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Album Review: Life Pilot - 'Too Hot For Killing'

11 October 2017 | 9:18 pm | Alex Sievers
Originally Appeared In

This be some gnarly shit, son.

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Don't you just love it when you can take one listen to a band's music and pinpoint exactly what artists that they've had on high rotation lately or as youngins?

In the case of (R)Adelaide's Life Pilot, their sound shows off a strong love for the collective records of Every Time I Die, Norma Jean, The Chariot, and The Dillinger Escape Plan. Almost exclusively it seems. So much so that 'Too Hot For Killing' at times feels like a mere checklist of that particular flavour of swagger-filled, balls-to-the-wall hardcore. Tight, mathy rhythms, groovy bass lines, and dissonant jagged guitars deeply soak their respectively heavy selves into the pores of this new EP's six songs, all of which are guided along by the crazed screams and aggressive shouts of vocalist Angus Long; detailing pained moments of deep anger, internal rage, personal loss, depression, and bittersweet romance. (The latter of which seems to be a close personal topic that's spurned on much of this EP's lyrical content and themes).

The intensive hardcore haymaker that is opener 'One' - fittingly named after it's actual length - wastes zero time in establishing the hectic sounds detailed above. In that regard, it's arguably the EP's finest song; a suitably short but brutally sweet sonic kick to the teeth upon first stepping foot into the storied saloon that is 'Too Hot For Killing'. 'One' is the kind of song that you know is going to see all manner of crazy shit go down when performed live too - something that Life Pilot have become very well known for in their time together. Likewise, songs like 'Defy' and 'Knife Box' - which both go for much longer than a single minute - drop all pleasantries and see the group doubling down on their much-loved groovy hardcore sound and discordant riffs. Something these guys really excel at, much like their fellow Aussie peers in Junkhead and DriveTime Commute.

However, the only real drawback with this EP is that it falls under a style that has been long perfected. Plus, if you are a big fan of the four American bands I mentioned earlier (like yours truly is), then what Life Pilot have to offer here isn't that different, nor that original or that special. Now, that's not to say that'Too Hot For Killing' is awful, average or even that it's not worth your time. On the contrary, it's a good EP and it most certainly is worth your damn time! It's just that I personally have a handful of other go-to bands and releases that can and will satisfyingly scratch my itch for such hardcore tunes well before I arrive at Life Pilot's name. And I sure ain't going to indulge in the idea that you can't have too much of a good thing, cause that's some bullshit right there.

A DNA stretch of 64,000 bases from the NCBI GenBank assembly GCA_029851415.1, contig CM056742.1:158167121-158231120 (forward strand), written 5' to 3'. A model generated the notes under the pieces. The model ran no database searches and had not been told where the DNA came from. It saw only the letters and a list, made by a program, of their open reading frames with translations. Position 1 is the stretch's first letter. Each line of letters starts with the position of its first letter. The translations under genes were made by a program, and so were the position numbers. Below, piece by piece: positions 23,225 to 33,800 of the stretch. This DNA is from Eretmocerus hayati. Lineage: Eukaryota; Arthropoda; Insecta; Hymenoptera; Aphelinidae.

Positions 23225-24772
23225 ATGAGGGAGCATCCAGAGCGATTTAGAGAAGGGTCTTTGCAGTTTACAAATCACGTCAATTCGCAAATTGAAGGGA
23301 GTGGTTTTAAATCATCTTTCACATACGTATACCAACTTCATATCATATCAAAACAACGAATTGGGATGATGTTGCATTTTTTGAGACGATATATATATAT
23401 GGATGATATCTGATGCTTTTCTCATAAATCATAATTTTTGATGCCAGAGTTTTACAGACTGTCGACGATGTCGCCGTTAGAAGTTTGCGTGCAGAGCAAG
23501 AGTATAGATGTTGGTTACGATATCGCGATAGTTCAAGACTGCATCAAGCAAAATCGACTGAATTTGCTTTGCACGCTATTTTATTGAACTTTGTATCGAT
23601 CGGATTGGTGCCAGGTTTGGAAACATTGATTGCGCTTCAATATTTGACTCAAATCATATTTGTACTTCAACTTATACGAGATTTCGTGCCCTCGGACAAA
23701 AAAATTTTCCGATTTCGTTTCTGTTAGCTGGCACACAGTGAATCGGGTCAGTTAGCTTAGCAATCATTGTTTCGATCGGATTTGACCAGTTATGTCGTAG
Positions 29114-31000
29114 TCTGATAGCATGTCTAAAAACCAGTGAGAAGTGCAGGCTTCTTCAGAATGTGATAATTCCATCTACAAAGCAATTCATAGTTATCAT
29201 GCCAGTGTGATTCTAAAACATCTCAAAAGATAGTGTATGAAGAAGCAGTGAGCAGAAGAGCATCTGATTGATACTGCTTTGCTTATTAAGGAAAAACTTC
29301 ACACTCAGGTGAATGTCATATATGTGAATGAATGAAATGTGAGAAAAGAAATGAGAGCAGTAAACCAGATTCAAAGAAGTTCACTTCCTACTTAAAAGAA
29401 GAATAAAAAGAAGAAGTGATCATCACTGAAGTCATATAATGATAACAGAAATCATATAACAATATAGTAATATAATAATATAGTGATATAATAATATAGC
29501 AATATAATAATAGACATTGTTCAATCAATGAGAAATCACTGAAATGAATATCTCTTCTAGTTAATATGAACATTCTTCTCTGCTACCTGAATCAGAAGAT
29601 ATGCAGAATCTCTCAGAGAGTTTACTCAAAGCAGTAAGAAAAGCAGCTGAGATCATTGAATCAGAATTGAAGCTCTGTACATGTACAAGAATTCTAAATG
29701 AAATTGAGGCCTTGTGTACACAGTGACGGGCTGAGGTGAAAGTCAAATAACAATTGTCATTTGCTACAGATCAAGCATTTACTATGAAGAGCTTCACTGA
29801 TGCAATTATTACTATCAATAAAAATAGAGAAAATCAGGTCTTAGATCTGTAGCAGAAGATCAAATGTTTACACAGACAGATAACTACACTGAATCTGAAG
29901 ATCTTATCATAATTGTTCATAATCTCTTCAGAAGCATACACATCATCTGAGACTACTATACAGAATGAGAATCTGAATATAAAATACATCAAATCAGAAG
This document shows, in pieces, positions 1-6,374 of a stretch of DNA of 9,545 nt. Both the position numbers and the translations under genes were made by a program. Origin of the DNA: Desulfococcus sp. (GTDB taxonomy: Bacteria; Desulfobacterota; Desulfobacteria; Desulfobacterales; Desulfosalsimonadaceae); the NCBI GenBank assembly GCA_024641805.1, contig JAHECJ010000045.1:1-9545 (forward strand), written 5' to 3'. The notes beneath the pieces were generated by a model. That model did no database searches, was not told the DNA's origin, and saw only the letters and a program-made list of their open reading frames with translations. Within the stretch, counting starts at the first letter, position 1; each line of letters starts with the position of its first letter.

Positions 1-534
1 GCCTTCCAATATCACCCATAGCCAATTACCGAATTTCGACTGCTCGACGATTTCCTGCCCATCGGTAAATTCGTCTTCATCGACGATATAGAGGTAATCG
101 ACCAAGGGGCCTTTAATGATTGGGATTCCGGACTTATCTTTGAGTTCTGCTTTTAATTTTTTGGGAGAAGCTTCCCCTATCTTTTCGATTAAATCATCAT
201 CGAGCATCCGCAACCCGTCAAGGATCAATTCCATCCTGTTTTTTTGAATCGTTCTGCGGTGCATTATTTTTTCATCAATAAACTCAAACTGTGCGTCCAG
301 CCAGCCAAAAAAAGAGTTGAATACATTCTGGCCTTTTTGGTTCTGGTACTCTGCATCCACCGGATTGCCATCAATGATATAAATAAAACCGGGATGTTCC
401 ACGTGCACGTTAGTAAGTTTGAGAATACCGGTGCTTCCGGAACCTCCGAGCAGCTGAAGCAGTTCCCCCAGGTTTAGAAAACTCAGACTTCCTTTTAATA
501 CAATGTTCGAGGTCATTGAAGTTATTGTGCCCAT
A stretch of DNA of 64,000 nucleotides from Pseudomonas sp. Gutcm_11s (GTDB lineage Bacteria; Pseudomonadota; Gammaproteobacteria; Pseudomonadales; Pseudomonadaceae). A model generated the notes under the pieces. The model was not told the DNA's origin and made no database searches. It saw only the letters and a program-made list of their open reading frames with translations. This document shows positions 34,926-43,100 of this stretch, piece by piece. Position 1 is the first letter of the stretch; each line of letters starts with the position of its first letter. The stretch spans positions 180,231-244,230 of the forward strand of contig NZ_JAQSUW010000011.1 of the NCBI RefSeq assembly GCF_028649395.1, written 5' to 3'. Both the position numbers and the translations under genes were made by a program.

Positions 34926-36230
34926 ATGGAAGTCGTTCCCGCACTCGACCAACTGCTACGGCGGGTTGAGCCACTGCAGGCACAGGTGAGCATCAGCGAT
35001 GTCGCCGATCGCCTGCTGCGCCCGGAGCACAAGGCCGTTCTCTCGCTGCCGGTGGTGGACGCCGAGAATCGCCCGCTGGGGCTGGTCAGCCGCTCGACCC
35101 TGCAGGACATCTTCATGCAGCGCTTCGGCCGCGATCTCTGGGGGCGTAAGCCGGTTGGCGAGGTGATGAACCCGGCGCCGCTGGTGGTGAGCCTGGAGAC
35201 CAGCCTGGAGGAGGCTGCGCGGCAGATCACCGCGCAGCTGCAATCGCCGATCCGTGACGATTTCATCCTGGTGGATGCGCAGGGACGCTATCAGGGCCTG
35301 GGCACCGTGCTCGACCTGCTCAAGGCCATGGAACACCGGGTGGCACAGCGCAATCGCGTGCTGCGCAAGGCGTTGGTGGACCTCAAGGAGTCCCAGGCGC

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Of course, there is a couple of musical switch-ups Life Pilot apply to help alleviate some of these comparisons and keep their new EP's proceedings fresh. Like how the school choir gang vocals that backdrop the romantically angry and scathing 'Next Question' by creating a call-and-response with Long at one point, and by singing what is perhaps the song's most interesting lyric, "R-E-D-R-O-S-E-S/Who’s been painting the flower bed?" (While not as cool, the gang vocals on 'Knife Box' later on in the EP are also a high point). Or like when the band add in clean vocals, synth strings, softer sections filled with snare rolls, and major key guitar melodies to the lengthy title track; making them sound far more like Hellions 'Opera Oblivia'-era rather than an ETID or TDEP clone in the process. (And on this particular song's length, it's nearly six-minutes long but thankfully, Life Pilot change things up just enough to justify its near overblown length).

Basically, Life Pilot's sound exists in two different spaces. For the sake of my argument, one space is called "Hardcore Music 101" and the other space we'll just title "Literally Any Other Sound And Musical Idea". Now, this band have clearly mapped out every single square inch of the former, yet I find there's still plenty of room to expand and grow within the confines of the latter.

Do with that info what you will.

Here's a simple question for ya: how do you create a familiar yet still solid EP without breaking any new ground for your band's genre? Life Pilot's new EP 'Too Hot For Killing' is exactly how! Fans of Every Time I Die, Norma Jean, The Chariot, and The Dillinger Escape Plan need only sign their name in at the door.

1. One

2. Defy

3. Bystander

4. Too Hot For Killing

5. Next Question

6 Knife Box

'Too Hot For Killing' is out Friday, October 13th. Pre-order it here or don't - no skin off my back either way.